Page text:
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National Bike to Work Day Open Post

Today is National Bike to Work Day. To celebrate I’m going to post some of my favorite cycling propaganda, and I encourage you to do the same.

www.YehudaMoon.com

Take the jump to read Jim Wilcox‘s recent Register-Guard editorial and view a few pro-cycling videos that have been making the rounds.  Please feel free to post your own links and pictures in the comments.  I’d love to see some shots from this morning’s breakfast events.

Via the Register-Guard:  Commuting by bike delivers big return on investment

GUEST VIEWPOINT: Commuting by bike delivers big return on investment

By Jim Wilcox

Appeared in print: Thursday, May 20, 2010


Friday, on National Bike to Work Day, more than a thousand local cyclists will join a half million nationwide as they enjoy a scenic ride to work. While they’ll mostly ride for pleasure, this cycling cadre will help reduce rising health care costs, boost the economy and build community.

Unfortunately, harried motorists will remain unconvinced that these “roll models” are people just like them — with some even believing that bicyclists are part of a subculture threatening their right to drive. To correct this misperception and improve our community, we must appreciate the bicycle as an elegant solution to the challenges of our time: rising health care costs, economic stability and loss of community.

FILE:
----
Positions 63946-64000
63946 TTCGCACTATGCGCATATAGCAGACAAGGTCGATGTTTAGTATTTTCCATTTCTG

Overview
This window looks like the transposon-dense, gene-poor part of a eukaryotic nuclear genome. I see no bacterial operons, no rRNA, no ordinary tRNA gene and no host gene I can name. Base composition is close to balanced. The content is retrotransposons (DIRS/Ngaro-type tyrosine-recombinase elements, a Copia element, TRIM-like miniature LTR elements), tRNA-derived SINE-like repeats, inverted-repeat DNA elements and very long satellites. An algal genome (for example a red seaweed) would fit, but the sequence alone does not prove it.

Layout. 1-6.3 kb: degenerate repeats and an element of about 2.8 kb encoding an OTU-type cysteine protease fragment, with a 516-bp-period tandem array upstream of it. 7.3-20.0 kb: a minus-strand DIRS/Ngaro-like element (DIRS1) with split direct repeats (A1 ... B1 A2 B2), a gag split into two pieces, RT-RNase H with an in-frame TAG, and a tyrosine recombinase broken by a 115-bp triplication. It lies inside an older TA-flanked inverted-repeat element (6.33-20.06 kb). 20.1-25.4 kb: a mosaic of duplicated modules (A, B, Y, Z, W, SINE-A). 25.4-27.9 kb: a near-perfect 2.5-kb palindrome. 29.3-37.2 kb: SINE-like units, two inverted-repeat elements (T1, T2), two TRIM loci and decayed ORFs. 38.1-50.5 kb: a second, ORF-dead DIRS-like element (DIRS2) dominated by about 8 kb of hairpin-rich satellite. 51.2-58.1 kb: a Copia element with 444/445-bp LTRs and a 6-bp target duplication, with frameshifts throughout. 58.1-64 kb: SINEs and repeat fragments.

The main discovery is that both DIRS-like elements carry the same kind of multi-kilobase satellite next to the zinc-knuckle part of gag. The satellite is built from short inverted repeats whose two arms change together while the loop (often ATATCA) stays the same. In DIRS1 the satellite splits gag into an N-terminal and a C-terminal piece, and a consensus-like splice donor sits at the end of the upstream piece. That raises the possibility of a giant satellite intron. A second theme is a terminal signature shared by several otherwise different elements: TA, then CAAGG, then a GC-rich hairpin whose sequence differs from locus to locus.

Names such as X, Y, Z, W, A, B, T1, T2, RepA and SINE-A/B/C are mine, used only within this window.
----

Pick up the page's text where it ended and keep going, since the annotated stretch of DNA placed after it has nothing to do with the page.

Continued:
Though our health care crisis is no news, it is surprising that limited transportation choices are a leading cause. Since the 1950s, we have designed our cities around the car, spending trillions on highways linking us to work, shopping, entertainment and recreation, losing the opportunity to exercise for daily transit. The resulting sedentary lifestyle now causes diabetes, cardiovascular disease and a host of other illness, adding an estimated $75 billion nationally to health care and $25 billion in lost productivity — costs passed on to employees, business owners, taxpayers and consumers.

The rise of obesity among young people due to the misalignment of transportation options is especially troubling. Despite significant efforts by advocates for active transportation, only about 10 percent of our children walk or bike to school, putting them in danger of more obesity-related health problems and a life expectancy shorter than that of their parents.